• A collection of hats (sun, baseball, and cold weather hats) - were my sons' heads EVER that small?
  • A collection of long-sleeved t-shirts that have featured in photos of both boys over the years (my favourite, for obvious reasons, must be the Trans-Siberian Express one from Gap, although the fleecy polar bear one and the bright blue rhino one tie for a close second)
  • The kilt that Boy #1 wore for his kindergarten extravaganza back in London (as featured in this memorable post, here)
  • A swiss prehisto t-shirt featuring dinosaurs in cow print, and a bright striped short-sleeved t-shirt (retained for the same reasons I held on to the long-sleeved ones)
  • Boy #1's first school jumper (No idea why that one made the cut other than perhaps to remind me of what a god-awful colour it was)
  • A smart dress shirt in a gorgeous pale blue and cream print that both Boys wore about, oh, twice, but which again I have strong memories of and so can't part with.
  • A teeny-tiny pair of socks and a cuddly pram blanket that did service for both Boys #1 and #2 (no explanation needed).

What items of your children's clothing can't you bring yourself to part with?




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The Photo Gallery 229: One Day in May

>> Wednesday, 6 May 2015

This post is for Week 229 of Tara Cain's Photo Gallery over at the Sticky Fingers blog.  Today's title is 'One Day in May'.

If you have any association with Russia you will know that May is all about Victory Day.  This year, since it's the 70 year anniversary of the end of World War II (or, as it's known here, The Great Patriotic War), the authorities are pulling out all the stops.  The main roads into town are flanked by flags, all municipal vehicles are sporting them, and right-thinking patriotic citizens have their cars and/or collars adorned by black and orange ribbons.

(More of why on my next post.  I originally put the explanations in here but it overwhelmed the photos, so decided my thoughts on this celebration deserve their own airing...)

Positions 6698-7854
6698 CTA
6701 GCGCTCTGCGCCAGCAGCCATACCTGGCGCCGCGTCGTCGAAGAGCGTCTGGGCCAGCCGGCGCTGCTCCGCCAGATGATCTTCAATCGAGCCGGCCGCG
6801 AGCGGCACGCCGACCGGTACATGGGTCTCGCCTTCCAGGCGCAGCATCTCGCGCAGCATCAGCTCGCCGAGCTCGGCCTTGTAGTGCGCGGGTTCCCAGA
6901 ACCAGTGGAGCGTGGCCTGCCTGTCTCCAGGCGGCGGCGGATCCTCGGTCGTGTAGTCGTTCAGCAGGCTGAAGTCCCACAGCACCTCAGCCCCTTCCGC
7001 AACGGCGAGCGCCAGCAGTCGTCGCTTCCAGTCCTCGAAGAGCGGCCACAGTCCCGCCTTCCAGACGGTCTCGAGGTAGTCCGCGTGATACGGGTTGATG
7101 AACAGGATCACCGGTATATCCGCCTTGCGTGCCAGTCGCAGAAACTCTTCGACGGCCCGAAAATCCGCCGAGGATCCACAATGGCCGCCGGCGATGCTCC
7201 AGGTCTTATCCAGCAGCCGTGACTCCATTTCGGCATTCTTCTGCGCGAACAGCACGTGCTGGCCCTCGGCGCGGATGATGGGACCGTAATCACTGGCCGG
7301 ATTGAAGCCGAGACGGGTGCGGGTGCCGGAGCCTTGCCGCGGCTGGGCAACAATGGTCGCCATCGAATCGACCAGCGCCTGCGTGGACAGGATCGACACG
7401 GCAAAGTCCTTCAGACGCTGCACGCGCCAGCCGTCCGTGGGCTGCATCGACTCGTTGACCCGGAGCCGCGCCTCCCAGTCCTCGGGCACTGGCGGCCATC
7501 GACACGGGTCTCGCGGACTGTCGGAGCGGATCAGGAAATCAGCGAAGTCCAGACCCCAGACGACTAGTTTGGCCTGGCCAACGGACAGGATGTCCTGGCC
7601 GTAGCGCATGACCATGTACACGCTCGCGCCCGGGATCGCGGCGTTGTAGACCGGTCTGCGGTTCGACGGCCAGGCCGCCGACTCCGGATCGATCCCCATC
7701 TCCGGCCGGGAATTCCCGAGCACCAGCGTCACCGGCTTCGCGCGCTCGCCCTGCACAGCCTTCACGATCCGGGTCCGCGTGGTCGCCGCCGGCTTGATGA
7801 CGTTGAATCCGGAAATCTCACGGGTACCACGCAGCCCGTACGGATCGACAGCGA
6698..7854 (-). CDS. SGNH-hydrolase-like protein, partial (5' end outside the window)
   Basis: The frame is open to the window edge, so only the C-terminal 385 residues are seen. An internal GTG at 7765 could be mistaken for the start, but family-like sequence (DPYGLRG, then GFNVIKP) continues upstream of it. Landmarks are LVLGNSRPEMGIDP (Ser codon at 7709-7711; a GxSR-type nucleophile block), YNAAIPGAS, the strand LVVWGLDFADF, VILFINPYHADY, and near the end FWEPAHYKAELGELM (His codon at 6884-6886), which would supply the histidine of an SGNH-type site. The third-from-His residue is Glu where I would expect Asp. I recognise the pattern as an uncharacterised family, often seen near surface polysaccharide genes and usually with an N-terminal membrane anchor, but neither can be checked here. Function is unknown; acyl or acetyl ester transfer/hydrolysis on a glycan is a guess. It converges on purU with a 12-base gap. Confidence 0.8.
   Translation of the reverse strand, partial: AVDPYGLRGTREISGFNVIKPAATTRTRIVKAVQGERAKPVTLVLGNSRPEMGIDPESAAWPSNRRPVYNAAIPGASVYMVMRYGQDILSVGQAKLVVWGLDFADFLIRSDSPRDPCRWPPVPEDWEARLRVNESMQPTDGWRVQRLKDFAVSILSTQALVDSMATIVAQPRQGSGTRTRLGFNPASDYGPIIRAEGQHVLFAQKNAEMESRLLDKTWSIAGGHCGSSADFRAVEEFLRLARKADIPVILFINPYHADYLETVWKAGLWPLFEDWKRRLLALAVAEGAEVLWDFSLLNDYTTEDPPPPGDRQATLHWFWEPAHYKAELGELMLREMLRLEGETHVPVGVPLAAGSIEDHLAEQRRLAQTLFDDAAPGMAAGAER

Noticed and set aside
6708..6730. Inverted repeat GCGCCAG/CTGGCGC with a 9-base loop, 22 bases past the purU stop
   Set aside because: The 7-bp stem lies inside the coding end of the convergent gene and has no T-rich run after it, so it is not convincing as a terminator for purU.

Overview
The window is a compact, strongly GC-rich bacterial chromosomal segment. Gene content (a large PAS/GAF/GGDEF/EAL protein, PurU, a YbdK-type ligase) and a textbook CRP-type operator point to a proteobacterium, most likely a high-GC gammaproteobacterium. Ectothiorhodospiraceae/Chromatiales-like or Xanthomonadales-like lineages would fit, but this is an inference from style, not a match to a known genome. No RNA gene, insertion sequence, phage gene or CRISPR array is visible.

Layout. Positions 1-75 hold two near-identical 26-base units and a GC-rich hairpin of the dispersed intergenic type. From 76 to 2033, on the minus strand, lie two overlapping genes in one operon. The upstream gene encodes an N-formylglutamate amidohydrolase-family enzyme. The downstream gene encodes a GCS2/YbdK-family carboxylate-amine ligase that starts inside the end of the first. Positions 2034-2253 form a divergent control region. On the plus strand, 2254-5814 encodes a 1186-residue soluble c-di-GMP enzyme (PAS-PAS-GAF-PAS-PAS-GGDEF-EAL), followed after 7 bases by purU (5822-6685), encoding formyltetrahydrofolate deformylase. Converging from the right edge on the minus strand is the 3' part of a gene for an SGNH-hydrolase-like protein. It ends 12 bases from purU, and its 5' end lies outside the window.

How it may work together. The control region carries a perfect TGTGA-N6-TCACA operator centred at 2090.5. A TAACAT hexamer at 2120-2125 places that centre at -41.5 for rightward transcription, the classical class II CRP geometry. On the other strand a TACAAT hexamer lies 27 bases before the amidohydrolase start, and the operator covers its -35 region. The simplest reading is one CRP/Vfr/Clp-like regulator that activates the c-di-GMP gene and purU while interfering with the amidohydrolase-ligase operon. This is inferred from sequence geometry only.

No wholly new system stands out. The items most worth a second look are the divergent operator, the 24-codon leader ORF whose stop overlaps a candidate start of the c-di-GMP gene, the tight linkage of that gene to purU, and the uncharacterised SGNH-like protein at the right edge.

In the meantime, here some photos of what Moscow has looked like / will look like on Saturday, pulled from my files and which I've taken over the last 5 years here.

2010 - our first year as family in Russia
















2012 - the year I discovered the superjet graveyard just down the road (now replaced by a shopping centre.  I preferred it before, frankly).




























2013 -  we couldn't go to the celebrations, so petrol-head Boy #2 was forced to watch the planes from the back lot.




2014 - the wild dog who'd lost her way stole the show for me...















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Proof that these apples haven't fallen far from the tree

>> Tuesday, 5 May 2015

Long-term readers of The Potty Diaries may have noticed that from time to time a post from my sis pops up in here.  (She's very funny - more than I am - in case you've missed those).  Well, also from time to time, my father sends me a missive - and the one below was too good to languish unused in my inbox.

Entirely co-incidentally, just as I am working my way through our cupboards here to prepare for our move back to the UK, my parents are having a proper clear-out of their kitchen cupboards.  This is my father's commentary on what they found lurking within...


Hi Clare,

My, you should be really proud of us. Just cleared out the food cupboards, most notably the herbs, spices, oils, vinegars and other hard-to-get comestibles. We are left with roughly 10%, which are within 'best by', and a further 5% that smell-alright-and-therefore-probably-are-alright, mostly antiseptic-based food colourings. 

And the awards?

For the Longest Past its 'Best By' date:  A large sachet of Japanese, oyster-based fish sauce, purchased in Aspen Colorado, marked ‘Use By January 2002’.

The Most Tedious Piece of Food Recycling in 2015: A jar of Tate and Lyle Black Treacle c. 2008. Recognised for blocking up the kitchen waste pipe for 37 minutes until cleared by a stiff dose of Whiting's 'Big Biffa' waste clearer.

The Recyclable Most Determined to Leave its Mark: 100gms of Sharwood's turmeric powder which, despite the efforts of the household, and Wells' team of First Responders, managed to despoil the boot of its owners' Seat Ibiza motor car, her spouse's foul-weather upper body protective, and the glass recycling bin in the Tesco car park.